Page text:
The recent Politics SE question Did China scientific incentives address the fact that the system can be gamed? includes the following:

These guys have surveyed the financial incentives offered by the top 100 universities in China and mined that data for interesting trends. They say that cash-per-publication incentives are common and that scientists who publish in the top Western journals can earn in excess of $100,000 per paper. What’s more, there are already worrying signs that these financial rewards are skewing the process of science in China.

China has well over 1,000 universities. But in the 1990s it began a program called Project 211 to turn 100 of them into world-class institutions. “Eventually, 116 universities were admitted to Project 211, forming an elite group of universities occupying 70% of national research funding and supervising 80% of doctoral students,” say Wei and co.


Question: Is it really true that Chinese "scientists who publish in the top Western journals... earn in excess of $100,000 per paper" via cash-per-publication incentives?

  • 3
    There isn't a [cash-incentive] tag for some reason, though if something like this is true it seems it would have a powerful impact on academia, academicians and advancement of fields of research. I should probably ask "How common are cash-per-publication incentives in different countries?" separately.
    – uhoh
    Commented Aug 9, 2023 at 22:58
  • 5
    This article from 2020 says "China bans cash rewards for publishing papers". Commented Aug 10, 2023 at 5:29
  • A subquestion is: does this go to a single person (and which one?) or is this split between authors? Commented Aug 11, 2023 at 2:08

3 Answers 3


There is likely more up-to-date information to be found, but the 2017 paper Wei Quan, Bikun Chen, Fei Shu Publish or impoverish: An investigation of the monetary reward system of science in China (1999-2016), Aslib Journal of Information Management, 69(5), 1-18 (2017) [arXiv link] states

A landscape of the cash-per-publication reward policy in China emerged as all 168 cash reward policies were analyzed. Chinese universities offer cash rewards that range from 30 to 165,000 USD for a single paper published in journals indexed by WoS, and the average reward amount has been increasing for the past 10 years. The results show us the overview of the cash-perpublication reward policies in terms of eligibility, amount, and their diversity and trends.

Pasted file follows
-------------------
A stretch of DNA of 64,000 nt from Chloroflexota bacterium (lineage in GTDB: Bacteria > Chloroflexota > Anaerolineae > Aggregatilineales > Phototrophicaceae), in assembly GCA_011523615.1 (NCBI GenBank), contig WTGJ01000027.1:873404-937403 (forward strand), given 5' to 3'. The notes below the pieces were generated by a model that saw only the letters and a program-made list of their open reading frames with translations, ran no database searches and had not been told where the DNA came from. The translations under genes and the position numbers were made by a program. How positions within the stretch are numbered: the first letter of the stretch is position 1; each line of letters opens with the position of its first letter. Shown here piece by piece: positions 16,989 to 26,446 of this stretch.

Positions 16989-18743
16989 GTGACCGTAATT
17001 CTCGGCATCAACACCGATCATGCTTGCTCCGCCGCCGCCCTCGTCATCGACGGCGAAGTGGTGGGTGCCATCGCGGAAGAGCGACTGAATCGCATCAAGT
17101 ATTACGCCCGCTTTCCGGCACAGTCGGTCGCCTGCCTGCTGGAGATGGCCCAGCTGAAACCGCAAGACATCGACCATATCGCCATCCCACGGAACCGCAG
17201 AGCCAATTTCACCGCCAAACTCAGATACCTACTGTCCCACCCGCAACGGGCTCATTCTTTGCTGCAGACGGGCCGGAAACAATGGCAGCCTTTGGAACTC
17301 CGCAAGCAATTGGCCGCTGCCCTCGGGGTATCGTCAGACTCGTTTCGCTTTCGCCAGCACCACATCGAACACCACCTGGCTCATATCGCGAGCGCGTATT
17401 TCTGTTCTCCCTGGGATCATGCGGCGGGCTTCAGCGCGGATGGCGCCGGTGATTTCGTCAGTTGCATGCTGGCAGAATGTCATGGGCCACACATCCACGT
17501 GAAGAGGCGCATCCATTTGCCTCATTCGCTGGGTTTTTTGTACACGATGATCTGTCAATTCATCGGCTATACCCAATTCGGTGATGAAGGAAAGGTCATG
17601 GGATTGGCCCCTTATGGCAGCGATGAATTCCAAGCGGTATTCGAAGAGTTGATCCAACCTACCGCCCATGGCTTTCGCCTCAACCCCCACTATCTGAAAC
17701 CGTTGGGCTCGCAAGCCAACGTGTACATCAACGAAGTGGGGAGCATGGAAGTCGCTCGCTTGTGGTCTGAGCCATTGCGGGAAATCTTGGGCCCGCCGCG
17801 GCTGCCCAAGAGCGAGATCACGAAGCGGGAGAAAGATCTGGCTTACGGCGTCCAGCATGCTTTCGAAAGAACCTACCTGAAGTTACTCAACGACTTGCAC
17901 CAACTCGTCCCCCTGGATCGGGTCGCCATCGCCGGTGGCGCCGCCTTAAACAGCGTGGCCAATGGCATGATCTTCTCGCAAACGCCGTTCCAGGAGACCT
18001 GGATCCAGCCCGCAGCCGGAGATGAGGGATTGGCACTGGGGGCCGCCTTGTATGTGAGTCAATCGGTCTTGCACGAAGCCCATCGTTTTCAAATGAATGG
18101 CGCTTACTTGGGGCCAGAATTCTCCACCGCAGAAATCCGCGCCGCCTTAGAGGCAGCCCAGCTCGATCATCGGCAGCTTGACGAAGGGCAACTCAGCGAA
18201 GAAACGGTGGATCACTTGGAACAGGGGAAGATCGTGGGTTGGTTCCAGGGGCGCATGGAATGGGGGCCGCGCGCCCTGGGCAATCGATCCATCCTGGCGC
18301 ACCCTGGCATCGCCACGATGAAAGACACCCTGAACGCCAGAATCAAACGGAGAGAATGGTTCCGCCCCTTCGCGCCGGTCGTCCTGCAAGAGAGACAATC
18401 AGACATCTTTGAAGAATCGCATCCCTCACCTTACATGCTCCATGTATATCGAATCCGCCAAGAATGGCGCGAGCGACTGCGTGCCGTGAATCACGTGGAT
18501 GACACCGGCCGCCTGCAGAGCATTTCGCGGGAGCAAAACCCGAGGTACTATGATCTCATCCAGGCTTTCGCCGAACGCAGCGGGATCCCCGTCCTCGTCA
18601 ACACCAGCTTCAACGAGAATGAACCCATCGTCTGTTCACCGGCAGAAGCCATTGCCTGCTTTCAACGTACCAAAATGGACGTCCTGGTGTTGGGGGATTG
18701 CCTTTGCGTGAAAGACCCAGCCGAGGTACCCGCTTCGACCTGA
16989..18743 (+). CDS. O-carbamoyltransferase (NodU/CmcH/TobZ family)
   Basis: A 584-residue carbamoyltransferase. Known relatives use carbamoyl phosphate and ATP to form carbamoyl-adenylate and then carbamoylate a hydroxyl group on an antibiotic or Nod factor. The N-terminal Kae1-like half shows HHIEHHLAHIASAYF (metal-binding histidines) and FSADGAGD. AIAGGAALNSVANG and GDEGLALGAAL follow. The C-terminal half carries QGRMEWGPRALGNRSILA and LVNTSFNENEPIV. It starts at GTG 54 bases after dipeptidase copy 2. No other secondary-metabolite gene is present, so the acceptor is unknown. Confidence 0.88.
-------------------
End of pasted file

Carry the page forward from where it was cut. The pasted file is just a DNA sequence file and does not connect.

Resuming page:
1. Nature, Science: Among most cash reward policies, publishing a paper in these two prestigious journals would receive special treatment. Chinese universities offer the highest cash reward to Nature or Science papers. The author(s) may receive a prize up to 165,000 USD; some universities even announced that the amount of cash rewarded for a Nature or Science paper was negotiable. Indeed, the average amount of cash award for a Nature or Science paper increased 67% from 26,212 USD in 2008 to 43,783 USD in 2016.

This analysis was also mentioned in a 2017 Science News article.

  • 4
    I just saw this comment which links to Nature in 2020 saying these are now "banned". So the answer might be "Used to be yes, but now it's no." or similar.
    – uhoh
    Commented Aug 10, 2023 at 5:48
  • 2
    @uhoh I believe they are banned in its current form. There are thousands way to give a bonus, the devil is in the details ... see, as a western example, the bonuses paid to top manager of failing banks: (german only blick.ch/wirtschaft/… )